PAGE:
One recent afternoon, the parent of a successful yet anxious high school junior asked me, “What do I say to the psychiatrist about my son?” What followed was a hour of coaching the teen as he prepared for his new patient visit.
It’s clarifying to consider and report emotional and behavioral health concerns in terms of signs and symptoms. Similar to going to the physician when asked, “What are your symptoms?” You might reply, “A sore throat and throbbing headache.” Symptoms can be identified by the patient, though are not outwardly seen by others. (e.g. racing heart, tingling, upset stomach, low thyroid.) Signs, on the other hand, are recognizable by others. (e.g. dilated pupils, dry skin, flushed cheeks, cough)
Parents and children, teens and young adults will improve communication with their medical or mental health provider when they report in terms of signs and symptoms.
Another tip is to frame the concern, or signs and symptoms, within some of the major domains of life: physical wellbeing, intrapersonal communication, relationships and school/work participation.
After coaching, the teen was able to verbalize:
I am here because I have a lot of anxiety, even during the summer. I get caught up in worrying about things that don’t concern me. It never goes away, even when I have good grades in my AP classes. I have trouble making decisions like what to wear to school and then I get upset. I take it out on my family and pick arguments when I’m upset. I think I get enough sleep but it is very hard to wake up in the morning. I’m often late to school. I gained some weight at camp last summer yet but I can’t get motivated to go to the gym. I’ve tried therapy when I was a kid. On the positive side, I have good grades, I’m active in clubs, I work a few hours a week, and I have friends. I don’t use drugs or drink alcohol. I’m wondering if there is some medication that might help. The main thing I want is to get rid of the constant anxious feeling. I want to figure this out before I go to college.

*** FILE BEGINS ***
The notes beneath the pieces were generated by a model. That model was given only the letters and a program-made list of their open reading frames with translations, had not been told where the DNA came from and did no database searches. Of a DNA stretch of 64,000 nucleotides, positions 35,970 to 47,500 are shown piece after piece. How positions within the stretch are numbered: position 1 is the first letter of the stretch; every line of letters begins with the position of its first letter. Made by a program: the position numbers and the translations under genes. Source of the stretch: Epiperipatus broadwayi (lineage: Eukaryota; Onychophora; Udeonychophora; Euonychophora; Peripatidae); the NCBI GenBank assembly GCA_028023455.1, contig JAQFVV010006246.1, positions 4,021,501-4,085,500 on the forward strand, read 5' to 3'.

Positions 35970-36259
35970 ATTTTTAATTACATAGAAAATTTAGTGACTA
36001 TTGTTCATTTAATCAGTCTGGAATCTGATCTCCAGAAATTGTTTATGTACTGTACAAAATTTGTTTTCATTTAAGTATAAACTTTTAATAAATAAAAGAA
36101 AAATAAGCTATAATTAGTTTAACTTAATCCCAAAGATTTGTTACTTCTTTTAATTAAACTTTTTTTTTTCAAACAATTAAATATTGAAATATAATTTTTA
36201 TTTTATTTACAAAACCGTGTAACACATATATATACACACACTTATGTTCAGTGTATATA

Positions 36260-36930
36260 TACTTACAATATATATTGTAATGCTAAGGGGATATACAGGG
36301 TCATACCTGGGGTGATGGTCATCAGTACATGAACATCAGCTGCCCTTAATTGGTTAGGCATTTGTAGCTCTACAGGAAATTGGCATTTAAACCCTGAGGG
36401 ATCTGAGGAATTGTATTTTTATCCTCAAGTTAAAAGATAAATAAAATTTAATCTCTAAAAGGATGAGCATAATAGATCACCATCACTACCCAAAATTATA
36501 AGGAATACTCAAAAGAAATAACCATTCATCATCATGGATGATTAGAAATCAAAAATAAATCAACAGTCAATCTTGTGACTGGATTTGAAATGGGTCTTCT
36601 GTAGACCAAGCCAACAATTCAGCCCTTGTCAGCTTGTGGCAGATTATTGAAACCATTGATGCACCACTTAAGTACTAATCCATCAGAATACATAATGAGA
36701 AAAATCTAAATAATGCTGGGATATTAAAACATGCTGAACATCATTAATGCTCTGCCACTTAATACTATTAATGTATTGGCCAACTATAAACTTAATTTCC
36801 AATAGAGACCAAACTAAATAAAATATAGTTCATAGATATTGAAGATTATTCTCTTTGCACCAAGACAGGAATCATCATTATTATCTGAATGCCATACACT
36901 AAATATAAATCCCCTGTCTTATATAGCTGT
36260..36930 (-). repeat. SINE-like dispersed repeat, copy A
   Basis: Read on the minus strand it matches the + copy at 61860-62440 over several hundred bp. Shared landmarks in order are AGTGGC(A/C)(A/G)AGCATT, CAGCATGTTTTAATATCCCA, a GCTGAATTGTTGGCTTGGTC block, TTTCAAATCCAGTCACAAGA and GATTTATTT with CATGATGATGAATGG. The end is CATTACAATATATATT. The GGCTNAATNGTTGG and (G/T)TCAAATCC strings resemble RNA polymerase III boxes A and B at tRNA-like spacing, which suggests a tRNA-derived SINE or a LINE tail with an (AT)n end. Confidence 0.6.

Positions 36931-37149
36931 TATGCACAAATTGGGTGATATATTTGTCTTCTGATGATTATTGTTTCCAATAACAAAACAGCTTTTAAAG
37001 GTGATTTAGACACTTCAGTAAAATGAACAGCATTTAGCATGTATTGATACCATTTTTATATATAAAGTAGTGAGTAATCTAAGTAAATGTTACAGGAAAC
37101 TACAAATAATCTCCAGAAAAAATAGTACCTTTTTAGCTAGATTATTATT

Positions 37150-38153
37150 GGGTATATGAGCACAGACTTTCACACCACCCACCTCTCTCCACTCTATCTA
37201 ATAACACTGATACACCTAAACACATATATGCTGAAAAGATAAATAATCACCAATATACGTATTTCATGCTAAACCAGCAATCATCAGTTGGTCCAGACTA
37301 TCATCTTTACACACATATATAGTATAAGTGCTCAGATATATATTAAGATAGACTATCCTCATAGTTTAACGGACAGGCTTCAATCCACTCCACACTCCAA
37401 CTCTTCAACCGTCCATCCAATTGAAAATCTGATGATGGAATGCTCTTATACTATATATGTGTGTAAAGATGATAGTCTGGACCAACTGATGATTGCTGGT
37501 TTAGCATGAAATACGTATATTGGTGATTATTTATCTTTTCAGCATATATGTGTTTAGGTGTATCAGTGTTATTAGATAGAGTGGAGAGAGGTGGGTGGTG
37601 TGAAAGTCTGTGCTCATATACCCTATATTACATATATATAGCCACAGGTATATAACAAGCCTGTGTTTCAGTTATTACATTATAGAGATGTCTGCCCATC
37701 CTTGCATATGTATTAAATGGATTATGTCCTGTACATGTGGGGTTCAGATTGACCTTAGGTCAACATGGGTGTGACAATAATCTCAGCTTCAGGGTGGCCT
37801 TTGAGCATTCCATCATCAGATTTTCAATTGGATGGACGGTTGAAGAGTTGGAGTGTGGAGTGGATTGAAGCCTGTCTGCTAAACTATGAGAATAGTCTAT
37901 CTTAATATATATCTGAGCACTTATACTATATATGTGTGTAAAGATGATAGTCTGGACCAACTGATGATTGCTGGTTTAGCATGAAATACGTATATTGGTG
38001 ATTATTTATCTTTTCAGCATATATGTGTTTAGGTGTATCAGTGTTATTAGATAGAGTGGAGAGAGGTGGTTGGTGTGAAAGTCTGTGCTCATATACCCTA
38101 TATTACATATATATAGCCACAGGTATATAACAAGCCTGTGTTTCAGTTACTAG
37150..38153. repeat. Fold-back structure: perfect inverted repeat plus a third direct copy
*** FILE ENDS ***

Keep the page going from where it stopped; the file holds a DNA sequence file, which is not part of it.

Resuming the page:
I was thrilled when the teen was able to summarize his thoughts and felt less nervous about his first visit. Even better, the parent didn’t have to chime in. This aware teen paved the way for a successful conversation with the professional.
There are other ways to categorize emotional or behavioral health concerns. Julie Fast, a bipolar specialist, gives a tip when she suggests creating a “Thinks, Says, Does List” for assisting parents and their children of all ages to better recognize and talk about symptoms.
It is possible to have a good relationship with medical and mental health professionals. Parents can clarify their observations. Young people can learn how to successfully speak about their needs. Framing conversation in terms that best assist your professional makes it easier for them to assist you in return.
With you on the journey.
Elaine Morgan, Ed.M.